VANCOUVER, Sept. 5, 2017 /CNW/ – A strong regulatory and safety regime for pipelines is vital to the public’s confidence in pipeline projects and Canada’s ability to sustainably move our energy resources to domestic and global markets.
Canada’s Minister of Natural Resources, the Honourable Jim Carr, said in Vancouver today that Canadians need to have confidence our natural resources, including oil and gas, are being developed and transported in a way that does not compromise the safety and health of our communities or our rich natural environment.
The Minister made his comments following a tour of the Pipeline Integrity Institute at the University of British Columbia, where he referenced key aspects of the Pipeline Safety Act, which came into force last year.
The Act means Canada will maintain the highest safety standards for federally regulated pipelines and protect the health of Canadians, our environment and the economy. The Act enshrines the polluter pays principle into law, which includes unlimited liability for companies operating major oil pipelines regardless of fault, and requires them to have the financial resources available to respond to potential incidents. That means companies — and not Canadians — are responsible if an incident occurs.
The Minister underscored that pipelines are a safe, efficient and reliable way to move Canadian energy to consumers. The Act furthers Canada’s ability to access and export its resources safely by ensuring that pipelines undergo robust environmental and regulatory reviews and have strong safety and life-cycle management regulations in place.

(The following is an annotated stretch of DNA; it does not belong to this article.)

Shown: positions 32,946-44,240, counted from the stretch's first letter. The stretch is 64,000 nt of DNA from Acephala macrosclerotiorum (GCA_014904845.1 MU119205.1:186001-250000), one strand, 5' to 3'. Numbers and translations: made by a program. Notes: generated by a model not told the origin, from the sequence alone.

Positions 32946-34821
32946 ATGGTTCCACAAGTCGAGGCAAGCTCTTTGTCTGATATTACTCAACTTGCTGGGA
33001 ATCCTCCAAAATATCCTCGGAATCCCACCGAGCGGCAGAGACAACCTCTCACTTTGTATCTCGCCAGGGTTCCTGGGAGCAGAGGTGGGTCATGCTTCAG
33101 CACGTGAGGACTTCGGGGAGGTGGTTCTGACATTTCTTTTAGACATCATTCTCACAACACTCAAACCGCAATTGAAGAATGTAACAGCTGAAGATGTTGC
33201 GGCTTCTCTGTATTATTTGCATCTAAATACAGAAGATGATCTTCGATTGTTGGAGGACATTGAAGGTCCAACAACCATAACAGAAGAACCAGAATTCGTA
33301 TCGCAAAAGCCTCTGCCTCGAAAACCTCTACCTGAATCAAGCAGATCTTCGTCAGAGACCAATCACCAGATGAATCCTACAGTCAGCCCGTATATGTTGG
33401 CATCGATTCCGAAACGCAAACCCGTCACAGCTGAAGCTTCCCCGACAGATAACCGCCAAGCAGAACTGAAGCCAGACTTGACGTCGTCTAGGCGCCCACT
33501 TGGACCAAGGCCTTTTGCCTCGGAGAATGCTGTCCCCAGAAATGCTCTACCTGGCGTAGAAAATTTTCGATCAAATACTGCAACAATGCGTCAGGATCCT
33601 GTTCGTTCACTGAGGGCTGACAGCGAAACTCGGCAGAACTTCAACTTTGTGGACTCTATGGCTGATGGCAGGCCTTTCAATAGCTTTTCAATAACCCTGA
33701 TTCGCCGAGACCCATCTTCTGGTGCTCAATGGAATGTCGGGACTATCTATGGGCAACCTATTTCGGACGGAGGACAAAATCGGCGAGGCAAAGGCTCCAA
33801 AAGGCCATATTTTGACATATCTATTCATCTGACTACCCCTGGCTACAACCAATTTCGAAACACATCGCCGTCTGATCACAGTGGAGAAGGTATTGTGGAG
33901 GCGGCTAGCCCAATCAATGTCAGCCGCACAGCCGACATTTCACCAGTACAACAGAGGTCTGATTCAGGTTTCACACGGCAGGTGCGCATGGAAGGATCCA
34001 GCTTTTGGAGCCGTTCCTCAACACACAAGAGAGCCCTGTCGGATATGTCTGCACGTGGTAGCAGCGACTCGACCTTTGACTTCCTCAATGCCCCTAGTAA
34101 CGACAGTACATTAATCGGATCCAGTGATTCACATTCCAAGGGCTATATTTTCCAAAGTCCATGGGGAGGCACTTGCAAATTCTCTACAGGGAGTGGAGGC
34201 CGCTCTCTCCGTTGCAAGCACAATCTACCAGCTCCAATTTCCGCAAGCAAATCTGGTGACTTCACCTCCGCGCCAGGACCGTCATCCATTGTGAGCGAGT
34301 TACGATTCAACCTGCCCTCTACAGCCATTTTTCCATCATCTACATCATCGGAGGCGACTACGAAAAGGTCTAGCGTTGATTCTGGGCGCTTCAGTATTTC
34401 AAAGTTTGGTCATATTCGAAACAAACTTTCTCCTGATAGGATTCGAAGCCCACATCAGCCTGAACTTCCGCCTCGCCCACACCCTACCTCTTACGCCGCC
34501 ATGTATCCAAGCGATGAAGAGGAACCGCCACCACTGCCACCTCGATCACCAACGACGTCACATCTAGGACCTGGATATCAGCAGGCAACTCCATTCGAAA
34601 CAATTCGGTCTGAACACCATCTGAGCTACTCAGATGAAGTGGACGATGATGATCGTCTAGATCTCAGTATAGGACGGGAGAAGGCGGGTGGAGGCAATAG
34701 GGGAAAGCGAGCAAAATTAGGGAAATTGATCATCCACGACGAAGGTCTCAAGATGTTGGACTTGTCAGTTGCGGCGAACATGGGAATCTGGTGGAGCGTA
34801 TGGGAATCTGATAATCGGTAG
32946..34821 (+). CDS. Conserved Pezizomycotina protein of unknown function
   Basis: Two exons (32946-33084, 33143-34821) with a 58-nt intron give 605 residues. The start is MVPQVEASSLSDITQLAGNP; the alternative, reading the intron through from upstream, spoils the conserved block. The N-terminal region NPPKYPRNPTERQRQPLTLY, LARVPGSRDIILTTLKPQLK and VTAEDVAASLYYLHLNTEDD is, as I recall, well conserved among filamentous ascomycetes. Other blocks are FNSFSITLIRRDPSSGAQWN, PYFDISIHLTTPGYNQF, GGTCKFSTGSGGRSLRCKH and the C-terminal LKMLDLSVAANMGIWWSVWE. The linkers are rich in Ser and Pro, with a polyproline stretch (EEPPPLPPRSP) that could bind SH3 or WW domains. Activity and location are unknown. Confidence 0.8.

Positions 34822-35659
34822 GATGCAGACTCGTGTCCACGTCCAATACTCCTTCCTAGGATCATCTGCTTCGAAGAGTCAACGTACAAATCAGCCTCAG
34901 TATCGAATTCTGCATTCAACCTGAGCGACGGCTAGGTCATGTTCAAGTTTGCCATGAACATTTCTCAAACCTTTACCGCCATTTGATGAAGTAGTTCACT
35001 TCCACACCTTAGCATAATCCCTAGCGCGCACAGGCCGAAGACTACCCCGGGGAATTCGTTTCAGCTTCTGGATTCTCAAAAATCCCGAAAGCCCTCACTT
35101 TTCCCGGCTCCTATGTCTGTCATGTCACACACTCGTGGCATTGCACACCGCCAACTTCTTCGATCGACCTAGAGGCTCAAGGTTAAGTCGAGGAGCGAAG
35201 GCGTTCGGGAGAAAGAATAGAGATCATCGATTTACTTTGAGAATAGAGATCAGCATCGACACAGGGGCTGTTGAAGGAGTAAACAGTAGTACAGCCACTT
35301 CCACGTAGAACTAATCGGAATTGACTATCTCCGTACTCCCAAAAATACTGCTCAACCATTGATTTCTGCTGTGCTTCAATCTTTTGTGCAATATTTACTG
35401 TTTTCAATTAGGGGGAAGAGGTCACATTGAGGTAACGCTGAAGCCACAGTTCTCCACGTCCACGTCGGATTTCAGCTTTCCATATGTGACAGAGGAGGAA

Minister Carr said the Government of Canada is working to build public confidence on a number of fronts, for example, by continuing to improve how the federal government reviews, approves and regulates major resource projects.
The $1.5-billion national Oceans Protection Plan is another example of safeguarding our coasts in a modern and advanced way that ensures environmental sustainability, safe and responsible commercial use, and collaboration with coastal and Indigenous communities.
Minister Carr also met with members of the newly established Indigenous Advisory and Monitoring Committee (IAMC). Co-developed through a partnership between Indigenous and federal representatives, the committee is working to advance shared goals of safety and protecting the environment and Indigenous interests by monitoring the Trans Mountain Expansion Project during construction, operation and decommissioning, including by having Indigenous monitors accompany National Energy Board inspectors as they oversee work on the Project. The Government of Canada has committed up to $64.7 million over five years to support this initiative.